FALLOUT FROM THE BOMB
The stream of apocalypse films since the 1950s channels our fears of out-of-control technology, writes Tom Ryan
ONE of the highlights of this year’s Melbourne International Film Festival will be a turn-backthe-clock screening of Stanley Kramer’s On the Beach (1959), based on the 1957 novel by Nevil Shute, starring Gregory Peck, Ava Gardner and Fred Astaire, and shot on location in Melbourne. Another will be Fallout (2013), the world premiere of Australian filmmaker Lawrence Johnston’s terrific documentary about it.
The timing of MIFF’s programming is apposite, especially given the present cycle of films about the end of the world, or at least the end of the world as we know it ( Take Shelter, World War Z, Man of Steel, Pacific Rim, This Is the End, and so on).
In their targeting of the dangers of nuclear proliferation to humankind, the what-if scenario of On the Beach and the commentary provided by Fallout focus on the dangers to the planet posed by so-called advances in science and technology and how mankind seems bent on destroying itself.
Neither is alone in its concerns, which have been central to the development of the disaster movie ever since the US dropped atomic bombs, nicknamed ‘‘ Little Boy’’ and ‘‘ Fat Man’’, on the heavily populated Japanese cities of Hiroshima and Nagasaki almost 70 years ago.
As Johnston, director of Fallout, notes: ‘‘ That was the turning point for the notion of fear in the world because nobody had ever done that on that scale, whatever the politics were. It’s hung over us ever since then. And all different variations on it.’’ These include everything from monsters from the deep to plagues of zombies roaming the world and devastated post-apocalyptic landscapes.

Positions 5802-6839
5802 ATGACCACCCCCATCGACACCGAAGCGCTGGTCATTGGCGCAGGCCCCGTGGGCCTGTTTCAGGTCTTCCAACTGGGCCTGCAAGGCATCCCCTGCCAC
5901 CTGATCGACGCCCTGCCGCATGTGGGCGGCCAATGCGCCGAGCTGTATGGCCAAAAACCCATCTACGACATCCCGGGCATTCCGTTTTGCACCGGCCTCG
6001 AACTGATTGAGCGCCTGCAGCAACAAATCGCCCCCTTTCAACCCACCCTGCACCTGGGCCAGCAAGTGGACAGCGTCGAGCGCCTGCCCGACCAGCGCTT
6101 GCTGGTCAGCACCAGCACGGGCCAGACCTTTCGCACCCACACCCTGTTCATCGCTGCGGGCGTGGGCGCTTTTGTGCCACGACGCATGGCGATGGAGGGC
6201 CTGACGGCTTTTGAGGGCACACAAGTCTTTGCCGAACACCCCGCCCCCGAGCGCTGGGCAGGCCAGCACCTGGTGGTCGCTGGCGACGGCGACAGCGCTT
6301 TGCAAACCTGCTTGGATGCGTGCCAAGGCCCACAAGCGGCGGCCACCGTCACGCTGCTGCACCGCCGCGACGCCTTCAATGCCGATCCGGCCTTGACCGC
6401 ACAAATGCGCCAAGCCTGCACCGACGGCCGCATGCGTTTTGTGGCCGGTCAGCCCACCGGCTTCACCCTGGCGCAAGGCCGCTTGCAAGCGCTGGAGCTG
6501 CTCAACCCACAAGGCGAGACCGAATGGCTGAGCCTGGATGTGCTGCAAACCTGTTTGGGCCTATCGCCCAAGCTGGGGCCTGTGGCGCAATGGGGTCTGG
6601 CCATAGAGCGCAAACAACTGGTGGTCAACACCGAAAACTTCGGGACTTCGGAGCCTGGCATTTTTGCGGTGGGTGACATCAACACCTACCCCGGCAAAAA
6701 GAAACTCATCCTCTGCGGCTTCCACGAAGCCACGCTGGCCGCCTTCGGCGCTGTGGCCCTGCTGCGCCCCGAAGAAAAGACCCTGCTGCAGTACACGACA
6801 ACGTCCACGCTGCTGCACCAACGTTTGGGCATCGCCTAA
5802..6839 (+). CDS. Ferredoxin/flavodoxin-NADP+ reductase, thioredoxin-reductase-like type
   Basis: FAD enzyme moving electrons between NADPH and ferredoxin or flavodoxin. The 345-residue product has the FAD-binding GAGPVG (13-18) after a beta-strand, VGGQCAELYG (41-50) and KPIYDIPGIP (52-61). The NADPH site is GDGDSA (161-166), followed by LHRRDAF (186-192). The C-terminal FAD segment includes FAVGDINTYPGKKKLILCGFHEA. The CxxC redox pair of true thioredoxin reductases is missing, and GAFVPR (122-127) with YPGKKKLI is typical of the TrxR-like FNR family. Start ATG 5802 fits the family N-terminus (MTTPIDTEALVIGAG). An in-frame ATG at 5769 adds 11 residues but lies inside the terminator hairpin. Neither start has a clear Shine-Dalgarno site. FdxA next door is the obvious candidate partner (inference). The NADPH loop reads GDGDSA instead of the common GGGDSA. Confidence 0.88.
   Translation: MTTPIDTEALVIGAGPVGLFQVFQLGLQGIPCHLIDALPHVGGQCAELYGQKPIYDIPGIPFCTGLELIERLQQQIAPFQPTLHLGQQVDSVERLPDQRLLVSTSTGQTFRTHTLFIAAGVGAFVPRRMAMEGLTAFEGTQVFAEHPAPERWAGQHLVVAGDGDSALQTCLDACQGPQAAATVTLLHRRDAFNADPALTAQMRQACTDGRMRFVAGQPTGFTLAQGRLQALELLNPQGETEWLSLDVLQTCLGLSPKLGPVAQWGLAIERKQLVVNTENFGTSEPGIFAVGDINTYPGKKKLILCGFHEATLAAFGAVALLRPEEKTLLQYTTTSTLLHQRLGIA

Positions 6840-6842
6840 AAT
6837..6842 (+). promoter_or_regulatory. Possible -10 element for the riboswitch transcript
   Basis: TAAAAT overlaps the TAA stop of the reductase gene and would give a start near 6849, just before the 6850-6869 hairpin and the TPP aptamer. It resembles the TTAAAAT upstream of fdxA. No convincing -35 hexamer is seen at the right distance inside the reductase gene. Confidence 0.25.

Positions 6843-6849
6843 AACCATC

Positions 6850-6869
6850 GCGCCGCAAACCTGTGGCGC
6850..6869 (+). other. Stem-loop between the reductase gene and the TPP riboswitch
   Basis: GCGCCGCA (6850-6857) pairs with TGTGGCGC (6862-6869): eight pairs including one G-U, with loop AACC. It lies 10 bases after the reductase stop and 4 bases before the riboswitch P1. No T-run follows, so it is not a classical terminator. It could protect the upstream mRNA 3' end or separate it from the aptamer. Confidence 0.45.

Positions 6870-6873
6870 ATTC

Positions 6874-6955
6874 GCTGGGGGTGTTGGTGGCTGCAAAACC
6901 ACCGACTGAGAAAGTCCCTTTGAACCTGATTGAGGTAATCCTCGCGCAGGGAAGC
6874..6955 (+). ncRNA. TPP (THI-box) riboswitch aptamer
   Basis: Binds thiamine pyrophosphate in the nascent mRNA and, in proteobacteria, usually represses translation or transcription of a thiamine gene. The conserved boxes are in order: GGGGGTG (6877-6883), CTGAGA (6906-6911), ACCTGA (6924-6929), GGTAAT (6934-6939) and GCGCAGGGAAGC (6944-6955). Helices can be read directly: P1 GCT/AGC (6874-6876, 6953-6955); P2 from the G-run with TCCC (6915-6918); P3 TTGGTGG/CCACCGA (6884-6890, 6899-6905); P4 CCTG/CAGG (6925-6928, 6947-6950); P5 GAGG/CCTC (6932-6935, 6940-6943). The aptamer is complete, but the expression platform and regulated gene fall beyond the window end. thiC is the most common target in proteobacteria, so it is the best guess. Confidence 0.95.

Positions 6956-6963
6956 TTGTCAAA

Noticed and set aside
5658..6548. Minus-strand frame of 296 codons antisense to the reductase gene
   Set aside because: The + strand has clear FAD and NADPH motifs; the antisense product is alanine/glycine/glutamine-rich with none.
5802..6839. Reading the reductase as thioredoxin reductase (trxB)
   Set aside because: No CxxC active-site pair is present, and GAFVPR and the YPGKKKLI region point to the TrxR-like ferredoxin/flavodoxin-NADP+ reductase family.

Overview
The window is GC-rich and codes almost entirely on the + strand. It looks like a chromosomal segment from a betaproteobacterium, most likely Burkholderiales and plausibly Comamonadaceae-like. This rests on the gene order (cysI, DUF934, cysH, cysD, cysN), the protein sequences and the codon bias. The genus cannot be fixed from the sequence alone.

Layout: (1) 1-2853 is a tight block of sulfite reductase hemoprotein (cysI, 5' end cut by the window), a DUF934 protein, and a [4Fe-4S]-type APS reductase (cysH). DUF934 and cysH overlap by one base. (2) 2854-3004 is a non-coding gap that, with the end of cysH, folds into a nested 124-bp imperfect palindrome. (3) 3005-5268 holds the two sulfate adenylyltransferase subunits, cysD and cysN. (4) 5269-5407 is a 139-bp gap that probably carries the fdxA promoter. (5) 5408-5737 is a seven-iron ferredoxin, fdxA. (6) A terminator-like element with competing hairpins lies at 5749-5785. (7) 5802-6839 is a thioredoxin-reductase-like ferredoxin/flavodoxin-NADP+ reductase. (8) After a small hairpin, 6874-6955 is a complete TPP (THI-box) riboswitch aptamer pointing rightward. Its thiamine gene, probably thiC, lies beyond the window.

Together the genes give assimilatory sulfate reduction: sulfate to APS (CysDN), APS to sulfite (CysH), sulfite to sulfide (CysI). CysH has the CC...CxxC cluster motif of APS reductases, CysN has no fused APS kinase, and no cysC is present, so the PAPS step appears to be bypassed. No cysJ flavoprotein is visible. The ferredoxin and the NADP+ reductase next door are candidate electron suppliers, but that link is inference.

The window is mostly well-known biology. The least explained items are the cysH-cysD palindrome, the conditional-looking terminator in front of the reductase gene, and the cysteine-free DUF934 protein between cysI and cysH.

During the 1950s, creature features such as The Beast from 20,000 Fathoms, Them! and Godzilla (which was remade in 1998) delivered implicit warnings about the unexpected side effects of the bomb. During the same decade, the fact of the bomb also lent an apocalyptic dimension to Robert Aldrich’s private-eye thriller, Kiss Me Deadly.
From the following decade onwards, though, the cautionary tales became far more explicit in their concerns, assuming a wide variety of forms that stretch from Dr. Strangelove or: How I Learned to Stop Worrying and Love the Bomb and Fail-Safe in the 60s through to The Sum of All Fears, The Host, The Road and Melancholia in the new millennium.
Resonating through all of them, to greater or lesser degrees, are the words of On the Beach’s resident scientist Julian Osborn (Astaire), when he explains, as the inevitable end approaches: ‘‘ The devices outgrew us. We couldn’t control them.’’ Or the observations of an interviewee in Fallout (cultural commentator and columnist for The Australian Gideon Haigh), who describes the modern world as ‘‘ a giant ammunition dump awaiting combustion by a stray spark’’.
In general, there are two subsets of films about the threat of nuclear annihilation. One confronts us with in-your-face imagery of the horror and its aftermath and was in vogue even before the digital era. One example includes Peter Watkins’s riveting documentary style depiction of a nuclear attack on England in The War Game (1965) — commissioned, then banned, by the BBC, it subsequently, and bizarrely, won an Oscar for best documentary. Then there are Nicholas Meyer’s The Day After (1983), which deals with consequences for a small town in Kansas; Mick Jackson’s gritty, Sheffield-based Threads (1984); and Australian director John Hillcoat’s The Road (2009), set in a devastated post-apocalyptic landscape.
Johnston understands all too well why these films set out to shock. He felt the need to do the same thing in Fallout, which is about as far from a conventional behind-the-scenes account of the making of a film as it’s possible to get.
Haunted by the traumatising horrors of Hiroshima and Nagasaki and illuminating the influence they had on Shute and Kramer, it’s both a study of the impact of the bomb on the 20th-century psyche and a cautionary tale in its own right.